Abstract

Dimensionality reduction is often used to interpret complex biological datasets. For example, gene expression profiles obtained from large numbers of single cells are reduced to two- or three-dimensional representations that reveal underlying biological structures of the data. However, current dimensionality reduction methods, such as t-distributed stochastic neighbor embedding (t-SNE), may not preserve global or local data structure, and they can be sensitive to noise or computationally expensive. In this issue, Moon et al. address all these limitations with PHATE (Potential of Heat-diffusion for Affinity-based Transition Embedding), an improved nonlinear method for dimensionality reduction.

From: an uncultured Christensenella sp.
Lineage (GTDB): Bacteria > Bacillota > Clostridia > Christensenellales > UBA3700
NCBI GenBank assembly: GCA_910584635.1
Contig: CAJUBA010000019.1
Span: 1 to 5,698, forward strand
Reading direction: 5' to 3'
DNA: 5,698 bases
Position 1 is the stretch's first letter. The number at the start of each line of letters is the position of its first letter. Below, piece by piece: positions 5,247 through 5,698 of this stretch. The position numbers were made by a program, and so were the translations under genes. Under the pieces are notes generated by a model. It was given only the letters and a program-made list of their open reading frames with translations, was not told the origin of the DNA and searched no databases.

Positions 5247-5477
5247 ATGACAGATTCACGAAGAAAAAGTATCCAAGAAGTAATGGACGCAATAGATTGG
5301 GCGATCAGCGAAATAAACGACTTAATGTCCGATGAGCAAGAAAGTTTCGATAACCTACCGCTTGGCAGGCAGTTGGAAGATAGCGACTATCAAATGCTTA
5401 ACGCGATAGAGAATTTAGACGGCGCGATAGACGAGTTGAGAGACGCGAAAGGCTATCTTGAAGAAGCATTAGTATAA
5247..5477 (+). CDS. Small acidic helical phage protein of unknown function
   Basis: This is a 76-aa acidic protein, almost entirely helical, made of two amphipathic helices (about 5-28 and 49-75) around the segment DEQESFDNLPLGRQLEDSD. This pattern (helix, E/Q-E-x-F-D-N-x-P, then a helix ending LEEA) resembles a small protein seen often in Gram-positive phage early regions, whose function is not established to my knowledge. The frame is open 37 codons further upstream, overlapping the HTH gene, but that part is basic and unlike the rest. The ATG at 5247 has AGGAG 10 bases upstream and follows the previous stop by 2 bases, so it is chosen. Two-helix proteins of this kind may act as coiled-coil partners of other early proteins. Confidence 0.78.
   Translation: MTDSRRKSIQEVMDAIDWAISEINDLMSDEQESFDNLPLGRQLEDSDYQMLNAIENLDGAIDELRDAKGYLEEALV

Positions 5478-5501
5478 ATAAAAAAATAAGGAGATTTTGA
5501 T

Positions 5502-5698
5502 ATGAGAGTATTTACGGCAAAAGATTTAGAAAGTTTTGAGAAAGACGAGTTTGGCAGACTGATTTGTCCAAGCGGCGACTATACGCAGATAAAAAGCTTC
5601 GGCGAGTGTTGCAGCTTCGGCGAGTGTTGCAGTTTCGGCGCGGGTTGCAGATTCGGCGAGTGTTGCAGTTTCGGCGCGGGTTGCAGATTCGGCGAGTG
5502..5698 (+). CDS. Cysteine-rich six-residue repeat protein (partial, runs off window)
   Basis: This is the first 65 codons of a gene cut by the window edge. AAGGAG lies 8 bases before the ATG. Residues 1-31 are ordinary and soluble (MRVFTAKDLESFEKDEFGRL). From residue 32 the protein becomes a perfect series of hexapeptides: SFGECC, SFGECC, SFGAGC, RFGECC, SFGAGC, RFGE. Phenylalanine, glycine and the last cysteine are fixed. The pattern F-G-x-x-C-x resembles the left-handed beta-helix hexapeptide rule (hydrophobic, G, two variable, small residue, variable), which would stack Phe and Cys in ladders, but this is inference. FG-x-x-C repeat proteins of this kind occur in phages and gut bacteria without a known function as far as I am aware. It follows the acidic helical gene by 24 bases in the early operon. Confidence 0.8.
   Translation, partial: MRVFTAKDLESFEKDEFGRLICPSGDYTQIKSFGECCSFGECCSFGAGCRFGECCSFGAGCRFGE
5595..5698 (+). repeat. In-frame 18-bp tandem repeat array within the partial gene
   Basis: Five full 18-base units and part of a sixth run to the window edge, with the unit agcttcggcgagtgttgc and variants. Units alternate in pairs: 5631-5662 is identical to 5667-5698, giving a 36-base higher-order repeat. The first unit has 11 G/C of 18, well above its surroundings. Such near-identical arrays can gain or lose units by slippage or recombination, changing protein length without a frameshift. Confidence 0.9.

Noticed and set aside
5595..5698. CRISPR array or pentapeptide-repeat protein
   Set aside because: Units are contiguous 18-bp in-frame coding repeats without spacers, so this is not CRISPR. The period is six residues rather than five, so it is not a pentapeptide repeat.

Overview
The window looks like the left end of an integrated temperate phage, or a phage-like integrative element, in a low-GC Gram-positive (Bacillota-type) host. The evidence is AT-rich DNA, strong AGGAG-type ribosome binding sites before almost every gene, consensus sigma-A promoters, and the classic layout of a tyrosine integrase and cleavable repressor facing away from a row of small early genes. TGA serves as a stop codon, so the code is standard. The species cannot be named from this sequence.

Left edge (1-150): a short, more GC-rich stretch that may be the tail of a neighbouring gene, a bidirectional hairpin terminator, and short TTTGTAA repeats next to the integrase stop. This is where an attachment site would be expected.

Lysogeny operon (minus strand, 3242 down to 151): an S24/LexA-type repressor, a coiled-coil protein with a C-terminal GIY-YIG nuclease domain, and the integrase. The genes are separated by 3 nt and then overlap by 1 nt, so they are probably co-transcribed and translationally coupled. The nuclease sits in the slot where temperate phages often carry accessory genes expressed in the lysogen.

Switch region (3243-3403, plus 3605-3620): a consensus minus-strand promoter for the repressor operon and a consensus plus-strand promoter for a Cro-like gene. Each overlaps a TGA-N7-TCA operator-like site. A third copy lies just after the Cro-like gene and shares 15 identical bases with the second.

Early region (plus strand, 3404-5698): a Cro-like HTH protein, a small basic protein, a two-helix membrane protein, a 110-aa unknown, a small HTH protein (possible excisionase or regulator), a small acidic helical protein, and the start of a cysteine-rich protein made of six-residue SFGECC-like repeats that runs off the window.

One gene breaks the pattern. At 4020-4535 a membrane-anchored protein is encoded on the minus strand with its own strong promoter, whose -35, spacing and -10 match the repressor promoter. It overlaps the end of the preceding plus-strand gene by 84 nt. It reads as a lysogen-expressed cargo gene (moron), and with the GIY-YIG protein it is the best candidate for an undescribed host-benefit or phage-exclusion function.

Citation information

Vallejos (2019), "Exploring a world of a thousand dimensions", Nature Biotechnology

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